Litter box odors are the last thing you want to smell when you’re preparing dinner or relaxing on your couch in the evening. Unfortunately, if you’re a Central New Jersey apartment dweller, it’s not always easy to find an out-of-the-way spot for the box. These four locations offer convenient access for your cat, yet keep odors in check.
A bathroom is one of the most obvious places to keep a litter box in an apartment. But while a little litter on the floor is inevitable no matter where you place the box, it’s particularly unpleasant in the bathroom. Luckily, it’s fairly easy to keep litter from taking over the bathroom floor.
Adding a mat or piece of carpeting under the box offers an easy way to corral litter. Simply shake the contents of the mat or carpet into the trash every few days to keep your bathroom floors litter-free. If your bathroom is large enough, you can follow Catster’s advice and place the litter box in the middle of a small plastic kiddie pool.
The type of litter box you use affects the amount of litter that ends up on the bathroom floor. There’s no reason that you have to buy official litter boxes. Any type of walled plastic container, such as a plastic storage bin, will work.
The higher walls of storage bins prevent litter from flying when your cat furiously scratches at the litter in an attempt to cover waste. Keep in mind that a litter box with high walls may not be the best choice if you have an older cat or a kitten. Mobility issues may make it difficult for cats that have arthritis or other types of joint problems to jump in and out of the boxes. If your cat finds it too hard to reach the box, it may begin to use the floor instead.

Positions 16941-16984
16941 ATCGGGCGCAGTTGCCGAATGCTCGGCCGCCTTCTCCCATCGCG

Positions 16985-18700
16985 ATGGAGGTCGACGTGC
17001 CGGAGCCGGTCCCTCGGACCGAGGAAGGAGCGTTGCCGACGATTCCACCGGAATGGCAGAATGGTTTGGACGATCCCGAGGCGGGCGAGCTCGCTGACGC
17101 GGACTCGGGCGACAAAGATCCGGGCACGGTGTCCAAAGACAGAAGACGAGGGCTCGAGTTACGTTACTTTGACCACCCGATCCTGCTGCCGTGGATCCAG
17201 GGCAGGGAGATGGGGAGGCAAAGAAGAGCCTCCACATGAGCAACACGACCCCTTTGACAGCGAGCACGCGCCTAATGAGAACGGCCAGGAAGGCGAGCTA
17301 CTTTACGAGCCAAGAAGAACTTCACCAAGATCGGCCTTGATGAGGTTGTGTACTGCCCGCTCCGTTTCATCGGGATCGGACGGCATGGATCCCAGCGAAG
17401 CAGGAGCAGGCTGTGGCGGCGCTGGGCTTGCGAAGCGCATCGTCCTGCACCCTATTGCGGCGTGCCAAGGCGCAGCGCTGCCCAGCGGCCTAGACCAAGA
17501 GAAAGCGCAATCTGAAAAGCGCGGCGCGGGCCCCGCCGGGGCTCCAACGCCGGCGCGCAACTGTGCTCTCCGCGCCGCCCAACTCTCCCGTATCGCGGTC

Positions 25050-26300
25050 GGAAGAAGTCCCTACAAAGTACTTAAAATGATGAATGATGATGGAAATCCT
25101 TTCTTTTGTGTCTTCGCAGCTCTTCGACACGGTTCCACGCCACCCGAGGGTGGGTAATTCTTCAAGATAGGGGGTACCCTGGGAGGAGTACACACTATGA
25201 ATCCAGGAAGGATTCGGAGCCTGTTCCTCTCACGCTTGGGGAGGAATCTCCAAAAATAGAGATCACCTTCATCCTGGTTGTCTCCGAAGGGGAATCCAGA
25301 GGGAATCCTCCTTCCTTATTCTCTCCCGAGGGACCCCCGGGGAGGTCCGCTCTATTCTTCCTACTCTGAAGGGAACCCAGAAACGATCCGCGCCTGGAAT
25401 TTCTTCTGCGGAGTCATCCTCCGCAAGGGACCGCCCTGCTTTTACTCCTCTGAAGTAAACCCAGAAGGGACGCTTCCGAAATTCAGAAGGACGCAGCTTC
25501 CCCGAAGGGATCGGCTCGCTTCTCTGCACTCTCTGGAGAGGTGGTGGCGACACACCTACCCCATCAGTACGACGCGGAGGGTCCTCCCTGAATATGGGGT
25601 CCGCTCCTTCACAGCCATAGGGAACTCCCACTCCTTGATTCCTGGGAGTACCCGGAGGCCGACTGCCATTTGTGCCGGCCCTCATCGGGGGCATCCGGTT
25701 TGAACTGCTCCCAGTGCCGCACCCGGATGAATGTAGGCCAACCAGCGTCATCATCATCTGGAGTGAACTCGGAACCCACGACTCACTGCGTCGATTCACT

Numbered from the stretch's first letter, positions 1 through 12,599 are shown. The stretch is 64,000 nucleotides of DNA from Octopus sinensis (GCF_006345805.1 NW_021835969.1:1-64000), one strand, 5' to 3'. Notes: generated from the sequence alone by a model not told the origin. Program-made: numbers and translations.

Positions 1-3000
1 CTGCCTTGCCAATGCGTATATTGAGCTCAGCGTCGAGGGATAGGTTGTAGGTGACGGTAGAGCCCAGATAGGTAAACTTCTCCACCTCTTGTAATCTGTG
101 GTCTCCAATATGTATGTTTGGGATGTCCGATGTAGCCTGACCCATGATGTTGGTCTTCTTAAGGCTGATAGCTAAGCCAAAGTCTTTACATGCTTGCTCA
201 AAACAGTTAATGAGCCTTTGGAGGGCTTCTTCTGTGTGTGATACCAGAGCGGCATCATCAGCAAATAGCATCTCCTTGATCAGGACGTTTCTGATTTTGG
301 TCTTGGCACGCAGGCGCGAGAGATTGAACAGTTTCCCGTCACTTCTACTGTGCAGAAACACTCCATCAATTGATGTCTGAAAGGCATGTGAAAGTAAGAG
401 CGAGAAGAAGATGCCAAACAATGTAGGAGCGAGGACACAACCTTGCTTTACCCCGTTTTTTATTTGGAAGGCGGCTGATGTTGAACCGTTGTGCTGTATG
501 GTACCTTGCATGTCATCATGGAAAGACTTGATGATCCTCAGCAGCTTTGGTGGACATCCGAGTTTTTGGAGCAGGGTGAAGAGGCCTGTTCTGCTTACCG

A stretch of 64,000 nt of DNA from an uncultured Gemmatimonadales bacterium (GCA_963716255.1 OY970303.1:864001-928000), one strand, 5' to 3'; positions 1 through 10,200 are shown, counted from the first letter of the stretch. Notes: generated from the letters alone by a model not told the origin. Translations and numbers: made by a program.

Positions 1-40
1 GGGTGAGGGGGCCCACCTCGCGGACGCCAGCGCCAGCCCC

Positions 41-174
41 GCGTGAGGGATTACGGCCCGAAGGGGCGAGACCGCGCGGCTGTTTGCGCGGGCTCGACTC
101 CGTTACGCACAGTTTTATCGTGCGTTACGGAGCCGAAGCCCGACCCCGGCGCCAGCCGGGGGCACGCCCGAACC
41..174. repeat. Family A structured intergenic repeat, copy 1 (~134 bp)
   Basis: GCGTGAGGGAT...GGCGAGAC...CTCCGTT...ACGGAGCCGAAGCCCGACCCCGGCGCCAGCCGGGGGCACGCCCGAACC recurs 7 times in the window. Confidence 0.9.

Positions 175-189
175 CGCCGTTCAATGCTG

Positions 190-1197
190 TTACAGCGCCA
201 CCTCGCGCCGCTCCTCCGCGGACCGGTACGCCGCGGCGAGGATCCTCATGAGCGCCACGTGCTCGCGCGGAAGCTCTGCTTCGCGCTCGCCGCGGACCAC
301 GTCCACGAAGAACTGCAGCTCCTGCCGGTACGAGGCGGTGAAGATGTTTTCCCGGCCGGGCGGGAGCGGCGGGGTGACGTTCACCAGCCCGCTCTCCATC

If you’re lucky enough to have a laundry room in your apartment, you already have the ideal litter box location. Since the room isn’t in regular use, it won’t be a problem if a little bit of litter finds its way on the floor. Best of all, your guests will never to need to see the litter box.
Bedrooms, particularly guest rooms, offer another alternative for litter box placement. Although you may not want to place an open litter box in these rooms, covered boxes or furniture that hides the box offer more attractive options.
Manufacturers have invented many creative ways to conceal the boxes. Some companies make nightstands and cabinets that house litters boxes and feature discreet cat-sized openings. The Good Pet Stuff Company even offers a litter box hidden in the base of a potted plant. If you buy one of these inventive pieces of furniture, make sure that you can access the box easily for cleaning.
A covered litter box can be a good solution, as long as your cat doesn’t object to it. Some cats feel a little claustrophobic in covered boxes, while others don’t like the odors that tend to build up inside the boxes.
A closet offers another possible litter box placement option. Whether standard sized or walk-in, closets provide the floor space you need for the litter box and supplies. Coat closets or little-used closets in guest rooms, offices or dens can serve as your cat’s bathroom if you don’t want to put the litter box in your bedroom closet. If you decide to place the box in a closet, be sure to keep the door open at all times so that your cat can reach the box any time.
Are you ready to move but are having trouble finding a cat-friendly apartment complex? Fairway 28, a Country Classics Rental Community in Bridgewater, NJ, welcomes cats and dogs and offers luxurious one- and two-bedroom apartments with chef’s kitchens, private balconies, large bedrooms, tiled bathrooms and laundry rooms. Contact us for information regarding availability.
Apartment Therapy: 10 Ideas for Disguising or Hiding a Litter Box
Catster: 5 Tips for Controlling Cat Litter Tracking and Scattering
The Good Pet Stuff Company: Hidden Litter